Posted by: mseewv | April 7, 2010

Bob Huggins Is West Virginia – UPDATE

Bob Huggins made a surprise visit to the families of miners who have been killed or are missing following the explosion in Montcoal, W.Va. this past Monday.

Huggins departed the plane with food, water and other items and was going to meet with the families of those who are awaiting word on their loved ones.

Bob Huggins, you are a true West Virginian. You showed today that you are not all talk. You do care about the state of West Virginia. This truly made me feel proud of our head coach today.

In the last week the world has seen the true, “Huggy Bear.” The one that his players talk so affectionately about, the one that the cameras almost never catch. But just as my dad has always told me, “It is how a man acts behind the scenes that shows who he really is.”

On Monday, Katie and I were standing at the monument on the circle in downtown Indianapolis when an Arkansas fan walked up to both of us and said this:

“Your team didn’t win the game but you won the class award. Your coach showed class when his player was hurt. If you all get tired of him, send him to Arkansas.”

Huggs, you make me proud to be a West Virginia University graduate and a West Virginian. And don’t even think about going to Arkansas!

Oh yeah…

Rick Reilly…you are still a jerk!

————UPDATE 4-8-10————-

I just wanted to come back and post the full story of Huggins’ interaction with the families yesterday. The full story is below and it definitely draws some very chilling parallels to WVU’s upset win in the Sugar Bowl, the Sago Mine tragedy and the current Final Four run and the Upper Big Branch Mine tragedy.

Huggs – you truly are a great man! I am proud to be a West Virginian and have you lead the basketball team at my Alma Mater!

This was in today’s Daily Mail –

 

Coach Huggins delivers food, compassion
Daily Mail staff

NAOMA, W.Va.– During West Virginia University’s exciting run to the basketball Final Four, Coach Bob Huggins emphasized to national news outlets his players’ deep appreciation for the blue-collar, hard-working West Virginians who cheered them on.

On Wednesday, he demonstrated what he had spoken about at every opportunity by paying a surprise visit to families of victims of the Upper Big Branch mine blast.

Huggins arrived at Marsh Fork Elementary School by helicopter about noon, bringing pizza, homemade pasta and Mountaineer T-shirts.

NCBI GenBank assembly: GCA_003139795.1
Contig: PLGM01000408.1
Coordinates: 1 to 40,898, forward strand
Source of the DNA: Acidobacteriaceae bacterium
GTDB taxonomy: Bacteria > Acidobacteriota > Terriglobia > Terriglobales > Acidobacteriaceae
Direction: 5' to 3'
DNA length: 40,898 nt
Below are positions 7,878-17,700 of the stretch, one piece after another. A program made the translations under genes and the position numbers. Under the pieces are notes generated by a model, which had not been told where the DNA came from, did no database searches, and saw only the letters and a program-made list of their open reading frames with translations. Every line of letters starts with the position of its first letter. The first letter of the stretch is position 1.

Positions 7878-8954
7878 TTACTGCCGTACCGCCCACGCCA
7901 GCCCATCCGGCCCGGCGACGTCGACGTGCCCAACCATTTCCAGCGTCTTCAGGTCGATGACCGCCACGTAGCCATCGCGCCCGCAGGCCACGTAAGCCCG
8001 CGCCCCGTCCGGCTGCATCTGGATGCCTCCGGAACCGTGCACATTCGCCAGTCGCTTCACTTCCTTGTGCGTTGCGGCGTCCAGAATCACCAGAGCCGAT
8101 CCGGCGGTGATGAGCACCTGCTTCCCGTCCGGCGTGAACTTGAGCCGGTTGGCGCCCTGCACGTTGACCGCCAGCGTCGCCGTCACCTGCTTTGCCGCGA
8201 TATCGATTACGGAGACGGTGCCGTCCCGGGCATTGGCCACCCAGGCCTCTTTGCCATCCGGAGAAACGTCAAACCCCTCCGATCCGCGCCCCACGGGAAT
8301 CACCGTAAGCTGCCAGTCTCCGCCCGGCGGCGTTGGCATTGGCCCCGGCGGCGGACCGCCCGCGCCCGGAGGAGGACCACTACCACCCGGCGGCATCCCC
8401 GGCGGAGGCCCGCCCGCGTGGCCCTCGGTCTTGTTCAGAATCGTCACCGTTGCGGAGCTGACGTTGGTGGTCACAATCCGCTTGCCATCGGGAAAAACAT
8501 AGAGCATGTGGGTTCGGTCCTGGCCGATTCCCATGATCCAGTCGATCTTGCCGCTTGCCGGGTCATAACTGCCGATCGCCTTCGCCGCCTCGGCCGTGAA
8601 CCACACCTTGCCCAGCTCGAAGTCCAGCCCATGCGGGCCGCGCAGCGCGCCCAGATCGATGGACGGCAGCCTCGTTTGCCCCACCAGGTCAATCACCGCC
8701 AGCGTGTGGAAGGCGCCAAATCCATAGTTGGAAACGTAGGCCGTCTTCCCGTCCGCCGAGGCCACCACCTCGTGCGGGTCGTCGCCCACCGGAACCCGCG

Congressman Nick Rahall was on hand to meet him.

“Coach had a pretty heavy bag with him,” Rahall said. “He said it was full of food and water for the families. I highly salute him for being here. The families would not get through this ordeal if not for the outpouring of support from around the world.”

Rahall said Huggins’ presence lifted spirits.

“I was there with the families early this morning and I knew he was coming,” he said. “I hinted at it to a couple of people I knew would keep the news under wraps. It was really nice.”

Huggins, a native of the Mountain State born in Morgantown, spent more than an hour at the mine site before flying back to Morgantown.

Chris Hamilton, senior vice president of the West Virginia Coal Association, said the visit showed Huggins’ compassionate side.

“He was here to show his personal interest in these families,” Hamilton said. “I think it shows a lot of compassion and understanding of the role he plays.”

Hamilton said Mountaineer football and basketball are important to many West Virginians.

“It was an opportunity for the coach to reciprocate some of that good will,” he said. “He really characterizes his team. He’s hard-working, dedicated and makes a lot of comparisons between athletics and the state’s industrial workers.

“They have a dedication and passion for the work they are doing, and so does Coach. It really shows how important West Virginia University sports are to the people of our state.”

In 2006, on the same day WVU upset Georgia in the Sugar Bowl in one of the greatest football wins in school history, the disaster struck the Sago Mine in Upshur County.

The explosion here Monday occurred two days after Duke eliminated the Mountaineers on the national stage.

“There are some striking similarities,” Hamilton said. “Having been involved both here and at Sago as well as having been at the Sugar Bowl and the Final Four, it has made for some very strange similarities.”

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